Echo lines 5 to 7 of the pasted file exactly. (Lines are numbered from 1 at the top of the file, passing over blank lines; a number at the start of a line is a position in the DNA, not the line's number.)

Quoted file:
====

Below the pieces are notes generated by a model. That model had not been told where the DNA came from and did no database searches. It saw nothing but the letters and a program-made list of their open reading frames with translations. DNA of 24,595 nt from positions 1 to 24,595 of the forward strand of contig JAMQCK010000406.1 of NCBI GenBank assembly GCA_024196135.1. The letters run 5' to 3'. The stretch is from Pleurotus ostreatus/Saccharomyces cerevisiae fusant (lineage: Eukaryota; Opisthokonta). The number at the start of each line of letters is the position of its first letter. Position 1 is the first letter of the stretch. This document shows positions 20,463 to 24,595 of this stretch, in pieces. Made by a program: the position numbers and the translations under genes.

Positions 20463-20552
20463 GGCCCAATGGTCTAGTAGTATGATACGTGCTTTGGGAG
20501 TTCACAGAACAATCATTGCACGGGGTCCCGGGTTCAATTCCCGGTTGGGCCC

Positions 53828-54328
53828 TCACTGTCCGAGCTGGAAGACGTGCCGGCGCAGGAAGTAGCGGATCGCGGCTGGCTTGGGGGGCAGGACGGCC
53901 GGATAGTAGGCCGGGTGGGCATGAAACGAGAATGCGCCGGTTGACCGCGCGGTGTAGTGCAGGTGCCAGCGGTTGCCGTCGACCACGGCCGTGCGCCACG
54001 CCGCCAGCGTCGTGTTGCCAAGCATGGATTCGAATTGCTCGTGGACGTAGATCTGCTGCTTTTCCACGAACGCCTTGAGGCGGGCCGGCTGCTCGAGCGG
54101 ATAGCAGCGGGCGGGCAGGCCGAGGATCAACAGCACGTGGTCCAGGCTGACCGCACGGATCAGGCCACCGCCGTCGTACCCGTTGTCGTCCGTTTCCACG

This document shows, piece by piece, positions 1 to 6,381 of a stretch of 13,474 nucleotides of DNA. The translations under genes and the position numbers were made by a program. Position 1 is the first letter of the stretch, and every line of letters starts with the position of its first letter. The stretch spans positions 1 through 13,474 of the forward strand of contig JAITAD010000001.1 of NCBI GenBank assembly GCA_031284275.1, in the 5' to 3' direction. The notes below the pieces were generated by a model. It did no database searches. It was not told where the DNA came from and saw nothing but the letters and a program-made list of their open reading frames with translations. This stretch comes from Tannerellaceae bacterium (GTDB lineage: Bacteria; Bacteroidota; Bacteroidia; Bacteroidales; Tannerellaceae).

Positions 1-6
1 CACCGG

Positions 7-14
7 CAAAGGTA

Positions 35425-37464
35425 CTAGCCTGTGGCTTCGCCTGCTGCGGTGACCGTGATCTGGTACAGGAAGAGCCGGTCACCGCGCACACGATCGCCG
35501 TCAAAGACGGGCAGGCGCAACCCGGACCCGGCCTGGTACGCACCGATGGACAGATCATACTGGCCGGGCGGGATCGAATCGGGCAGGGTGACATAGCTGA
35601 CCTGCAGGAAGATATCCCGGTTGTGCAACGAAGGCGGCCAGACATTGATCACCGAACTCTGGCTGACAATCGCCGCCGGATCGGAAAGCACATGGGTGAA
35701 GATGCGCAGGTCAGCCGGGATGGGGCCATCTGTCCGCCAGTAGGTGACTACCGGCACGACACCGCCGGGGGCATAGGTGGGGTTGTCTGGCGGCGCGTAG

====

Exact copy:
Positions 53828-54328
53828 TCACTGTCCGAGCTGGAAGACGTGCCGGCGCAGGAAGTAGCGGATCGCGGCTGGCTTGGGGGGCAGGACGGCC
53901 GGATAGTAGGCCGGGTGGGCATGAAACGAGAATGCGCCGGTTGACCGCGCGGTGTAGTGCAGGTGCCAGCGGTTGCCGTCGACCACGGCCGTGCGCCACG